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The Morning Dish – Saturday, February 13, 2016

by - Published February 13, 2016 in The Morning Dish
hoopguy-cyan

Before Archie Miller got to Dayton, the Flyers had their share of success. It was arguably a program on the rise, although they had not become a perennial NCAA Tournament team during their rise. Instead, they had gotten closer and broken through more times after flirting with it for some time. Still, they were more like a perennial NIT than NCAA Tournament team at that point. They had not yet arrived or peaked.

Now, the Flyers are one of the best in the Atlantic 10, and on Friday night, they kept it that way by doing what top teams do: they pulled one out on the road that could have easily gone the other way. They emerged from Rhode Island with a 68-66 victory over the Rams, who have remained tough despite losing their best player for the season way back on opening night, and in so doing, remain firmly on top of the conference with an 11-1 mark.

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The Morning Dish – Saturday, February 6, 2016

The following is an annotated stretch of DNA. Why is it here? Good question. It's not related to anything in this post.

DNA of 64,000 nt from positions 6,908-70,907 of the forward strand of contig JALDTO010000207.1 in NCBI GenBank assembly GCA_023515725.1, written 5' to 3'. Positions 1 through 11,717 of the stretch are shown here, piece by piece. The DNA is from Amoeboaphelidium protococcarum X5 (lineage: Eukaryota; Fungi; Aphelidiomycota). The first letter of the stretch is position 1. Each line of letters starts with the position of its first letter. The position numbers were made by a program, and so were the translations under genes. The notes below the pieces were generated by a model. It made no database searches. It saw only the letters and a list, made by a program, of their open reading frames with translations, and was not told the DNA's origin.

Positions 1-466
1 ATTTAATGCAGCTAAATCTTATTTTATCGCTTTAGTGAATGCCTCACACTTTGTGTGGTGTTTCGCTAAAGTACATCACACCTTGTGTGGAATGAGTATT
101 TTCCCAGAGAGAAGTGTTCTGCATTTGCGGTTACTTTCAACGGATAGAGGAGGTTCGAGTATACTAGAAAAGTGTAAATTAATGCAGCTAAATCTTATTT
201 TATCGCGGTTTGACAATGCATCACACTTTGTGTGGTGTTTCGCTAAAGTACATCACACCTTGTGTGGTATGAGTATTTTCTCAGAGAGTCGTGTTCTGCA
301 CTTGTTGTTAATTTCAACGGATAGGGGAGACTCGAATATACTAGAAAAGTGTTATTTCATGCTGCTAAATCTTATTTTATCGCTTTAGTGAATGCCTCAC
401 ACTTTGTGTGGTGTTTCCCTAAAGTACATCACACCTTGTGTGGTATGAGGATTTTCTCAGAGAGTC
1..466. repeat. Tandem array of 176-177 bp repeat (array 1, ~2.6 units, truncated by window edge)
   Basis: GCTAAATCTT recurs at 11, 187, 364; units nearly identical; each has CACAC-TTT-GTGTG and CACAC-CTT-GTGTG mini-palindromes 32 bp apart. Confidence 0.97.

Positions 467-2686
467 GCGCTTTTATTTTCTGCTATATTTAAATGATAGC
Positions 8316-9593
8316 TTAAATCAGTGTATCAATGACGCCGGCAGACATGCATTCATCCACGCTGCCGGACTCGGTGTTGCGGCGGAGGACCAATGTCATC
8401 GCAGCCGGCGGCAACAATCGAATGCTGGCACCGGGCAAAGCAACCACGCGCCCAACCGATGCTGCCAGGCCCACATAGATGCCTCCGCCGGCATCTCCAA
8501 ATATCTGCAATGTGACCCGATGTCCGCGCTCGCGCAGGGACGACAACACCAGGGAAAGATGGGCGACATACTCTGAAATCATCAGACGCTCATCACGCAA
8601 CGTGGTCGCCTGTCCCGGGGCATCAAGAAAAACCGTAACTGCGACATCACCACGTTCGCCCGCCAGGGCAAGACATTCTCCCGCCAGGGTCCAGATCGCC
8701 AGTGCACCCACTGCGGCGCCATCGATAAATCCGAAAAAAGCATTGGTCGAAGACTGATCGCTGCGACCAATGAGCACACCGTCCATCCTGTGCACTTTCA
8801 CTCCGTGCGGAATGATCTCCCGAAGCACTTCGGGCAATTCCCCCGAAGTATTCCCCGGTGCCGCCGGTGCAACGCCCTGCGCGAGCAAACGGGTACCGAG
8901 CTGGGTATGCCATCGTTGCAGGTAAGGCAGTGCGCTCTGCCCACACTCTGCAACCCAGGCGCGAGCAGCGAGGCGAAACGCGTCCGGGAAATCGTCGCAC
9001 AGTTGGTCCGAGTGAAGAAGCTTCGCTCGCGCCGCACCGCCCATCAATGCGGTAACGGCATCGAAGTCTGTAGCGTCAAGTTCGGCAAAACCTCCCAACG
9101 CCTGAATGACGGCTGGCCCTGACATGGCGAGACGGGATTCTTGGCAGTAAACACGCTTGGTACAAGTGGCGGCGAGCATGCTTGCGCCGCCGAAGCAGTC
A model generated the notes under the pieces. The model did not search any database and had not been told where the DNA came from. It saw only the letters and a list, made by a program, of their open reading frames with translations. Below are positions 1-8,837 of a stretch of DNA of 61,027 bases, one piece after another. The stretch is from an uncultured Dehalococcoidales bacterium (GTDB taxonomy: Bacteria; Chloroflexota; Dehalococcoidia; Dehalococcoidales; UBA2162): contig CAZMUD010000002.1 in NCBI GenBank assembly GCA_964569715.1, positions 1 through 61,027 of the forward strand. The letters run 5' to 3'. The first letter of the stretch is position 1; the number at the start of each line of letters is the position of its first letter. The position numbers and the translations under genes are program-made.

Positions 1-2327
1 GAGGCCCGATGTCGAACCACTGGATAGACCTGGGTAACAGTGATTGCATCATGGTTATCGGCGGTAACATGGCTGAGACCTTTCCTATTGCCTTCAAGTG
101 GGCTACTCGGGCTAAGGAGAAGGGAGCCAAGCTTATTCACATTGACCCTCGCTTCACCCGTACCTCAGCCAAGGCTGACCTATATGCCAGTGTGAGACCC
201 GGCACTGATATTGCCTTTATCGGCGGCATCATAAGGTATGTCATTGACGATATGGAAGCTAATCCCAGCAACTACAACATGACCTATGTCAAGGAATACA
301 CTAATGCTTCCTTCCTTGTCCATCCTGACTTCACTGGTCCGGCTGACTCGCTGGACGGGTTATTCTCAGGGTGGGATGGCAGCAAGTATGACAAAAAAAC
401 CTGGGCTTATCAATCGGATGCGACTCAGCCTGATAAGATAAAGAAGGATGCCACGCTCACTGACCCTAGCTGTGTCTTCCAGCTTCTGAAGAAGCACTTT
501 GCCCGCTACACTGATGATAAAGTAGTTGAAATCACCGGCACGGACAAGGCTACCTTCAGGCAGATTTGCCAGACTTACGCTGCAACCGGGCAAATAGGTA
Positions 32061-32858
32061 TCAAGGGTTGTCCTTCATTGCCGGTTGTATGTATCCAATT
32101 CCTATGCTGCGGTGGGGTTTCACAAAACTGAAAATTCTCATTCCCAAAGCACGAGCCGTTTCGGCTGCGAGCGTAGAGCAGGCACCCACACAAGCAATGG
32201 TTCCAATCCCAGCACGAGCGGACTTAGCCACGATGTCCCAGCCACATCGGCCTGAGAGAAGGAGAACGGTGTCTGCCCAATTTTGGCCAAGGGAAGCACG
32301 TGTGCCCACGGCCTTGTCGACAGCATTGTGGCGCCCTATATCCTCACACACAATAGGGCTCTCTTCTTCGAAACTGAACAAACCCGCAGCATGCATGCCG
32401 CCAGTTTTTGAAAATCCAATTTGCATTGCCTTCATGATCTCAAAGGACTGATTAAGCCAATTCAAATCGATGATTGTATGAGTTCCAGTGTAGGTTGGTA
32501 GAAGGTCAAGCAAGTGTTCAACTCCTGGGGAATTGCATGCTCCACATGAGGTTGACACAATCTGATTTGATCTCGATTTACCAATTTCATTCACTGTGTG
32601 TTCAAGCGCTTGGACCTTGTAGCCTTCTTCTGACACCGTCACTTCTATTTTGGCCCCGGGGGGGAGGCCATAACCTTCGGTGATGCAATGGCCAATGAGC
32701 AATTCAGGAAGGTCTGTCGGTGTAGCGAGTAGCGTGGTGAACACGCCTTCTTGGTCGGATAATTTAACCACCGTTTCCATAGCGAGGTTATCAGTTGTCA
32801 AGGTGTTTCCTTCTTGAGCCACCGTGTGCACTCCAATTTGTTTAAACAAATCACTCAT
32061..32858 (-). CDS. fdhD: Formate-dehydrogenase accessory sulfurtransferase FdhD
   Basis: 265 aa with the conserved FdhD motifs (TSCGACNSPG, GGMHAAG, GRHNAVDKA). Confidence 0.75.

by - Published February 6, 2016 in The Morning Dish
hoopguy-yellow

As always at this time of the year, the Ivy League had a full slate on Friday night, and already another big matchup was on the books. And as also often happens, round one went to the home team, with a couple of frontcourt players leading the charge.

Yale brought an eight-game winning streak into a home date with Columbia, who had won six straight of their own. Both entered the night 4-0 in early Ivy League play, and this was expected before the season as most figured they would be two of the favorites. It was a matchup with strength against strength, with Lions guards Maodo Lo (21 points, six rebounds, seven steals) and Grant Mullins (13 points) having the best nights for them and the Bulldogs being led by Justin Sears (27 points, seven rebounds) and Brandon Sherrod (25 points, eight rebounds). More on the latter two in a moment.